African American Responses to American Presidential Inaugural Addresses. Counterpoint to Rhetorical Traditions

Author: Brown, Jacqueline
Year:2012
Pages:224
ISBN:0-7734-1317-0
978-0-7734-1317-7
Price:199.95
Examines presidential inaugural speeches, during the Civil Rights and Black Power era, from the Kennedy administration to President Lyndon Baines Johnson, to prove that, most times, this type of speech is little more than epideictic formality in regard to black interests, and, perhaps, the initial step in an administration’s disregard for the concerns of African Americans—or the first indication that an administration is ensnared in a dilemma of catering solely to white American interests. Correspondingly, the book explores the theory that African American leaders’ speeches attempt to respond to Presidential inaugural addresses.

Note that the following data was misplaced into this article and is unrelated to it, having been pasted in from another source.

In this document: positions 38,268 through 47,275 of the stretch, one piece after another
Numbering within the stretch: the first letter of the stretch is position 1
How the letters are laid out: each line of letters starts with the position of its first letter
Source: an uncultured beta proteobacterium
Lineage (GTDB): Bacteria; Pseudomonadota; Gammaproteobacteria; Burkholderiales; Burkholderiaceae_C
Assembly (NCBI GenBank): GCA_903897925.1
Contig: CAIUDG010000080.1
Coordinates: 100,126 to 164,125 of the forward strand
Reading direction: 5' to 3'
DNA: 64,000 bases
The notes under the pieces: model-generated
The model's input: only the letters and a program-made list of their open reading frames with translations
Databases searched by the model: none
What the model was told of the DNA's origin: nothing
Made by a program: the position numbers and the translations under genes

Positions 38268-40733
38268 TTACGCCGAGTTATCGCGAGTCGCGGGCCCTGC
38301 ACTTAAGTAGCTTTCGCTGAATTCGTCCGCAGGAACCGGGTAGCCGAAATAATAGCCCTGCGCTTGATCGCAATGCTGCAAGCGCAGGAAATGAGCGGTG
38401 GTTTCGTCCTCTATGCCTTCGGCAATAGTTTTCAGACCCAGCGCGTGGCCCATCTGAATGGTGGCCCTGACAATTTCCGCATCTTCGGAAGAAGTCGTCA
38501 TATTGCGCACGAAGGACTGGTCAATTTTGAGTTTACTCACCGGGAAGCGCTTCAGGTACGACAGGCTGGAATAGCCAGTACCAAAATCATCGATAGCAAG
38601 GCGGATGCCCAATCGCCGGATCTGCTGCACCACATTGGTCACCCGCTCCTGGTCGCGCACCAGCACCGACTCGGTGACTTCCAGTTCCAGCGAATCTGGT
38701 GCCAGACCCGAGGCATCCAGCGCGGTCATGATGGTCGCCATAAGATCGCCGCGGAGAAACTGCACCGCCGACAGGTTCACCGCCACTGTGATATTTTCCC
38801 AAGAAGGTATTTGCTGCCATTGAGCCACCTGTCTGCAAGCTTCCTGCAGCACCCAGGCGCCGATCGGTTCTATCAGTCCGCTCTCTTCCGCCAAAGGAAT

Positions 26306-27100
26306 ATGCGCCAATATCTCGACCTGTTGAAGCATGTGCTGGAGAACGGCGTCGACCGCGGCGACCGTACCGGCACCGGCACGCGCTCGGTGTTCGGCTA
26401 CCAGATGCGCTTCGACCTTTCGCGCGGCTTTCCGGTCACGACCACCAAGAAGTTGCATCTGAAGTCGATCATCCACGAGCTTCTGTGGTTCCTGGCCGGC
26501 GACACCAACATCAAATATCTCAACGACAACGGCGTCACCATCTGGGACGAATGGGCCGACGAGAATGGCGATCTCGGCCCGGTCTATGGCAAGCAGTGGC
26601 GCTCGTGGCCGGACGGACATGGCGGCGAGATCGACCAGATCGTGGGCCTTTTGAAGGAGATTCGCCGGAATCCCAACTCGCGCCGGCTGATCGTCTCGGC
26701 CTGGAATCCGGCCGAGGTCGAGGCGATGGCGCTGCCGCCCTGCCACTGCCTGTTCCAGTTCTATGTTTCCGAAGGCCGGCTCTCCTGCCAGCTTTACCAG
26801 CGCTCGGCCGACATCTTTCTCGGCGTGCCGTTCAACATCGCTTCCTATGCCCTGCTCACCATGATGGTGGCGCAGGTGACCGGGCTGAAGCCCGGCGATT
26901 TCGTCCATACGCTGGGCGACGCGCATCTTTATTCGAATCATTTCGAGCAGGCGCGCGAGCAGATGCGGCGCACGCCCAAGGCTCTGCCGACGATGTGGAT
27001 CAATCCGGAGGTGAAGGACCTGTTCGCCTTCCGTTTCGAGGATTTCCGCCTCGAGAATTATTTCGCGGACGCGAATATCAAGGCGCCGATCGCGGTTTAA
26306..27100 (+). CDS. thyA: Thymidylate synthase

Reviews

“. . . a moving, insightful, and incisive analysis of the rhetoric in presidential inaugural speeches and prominent African American leaders.”
– Prof. William Cowell, Stanford University

“[The author] shows how Martin Luther King’s “I?Have a Dream” speech influenced President Kennedy and how Malcom X’s “Message to the Grass Roots” anticipates Johnson’s inaugural address.”
– Prof. Lisa Brevard,
Walden University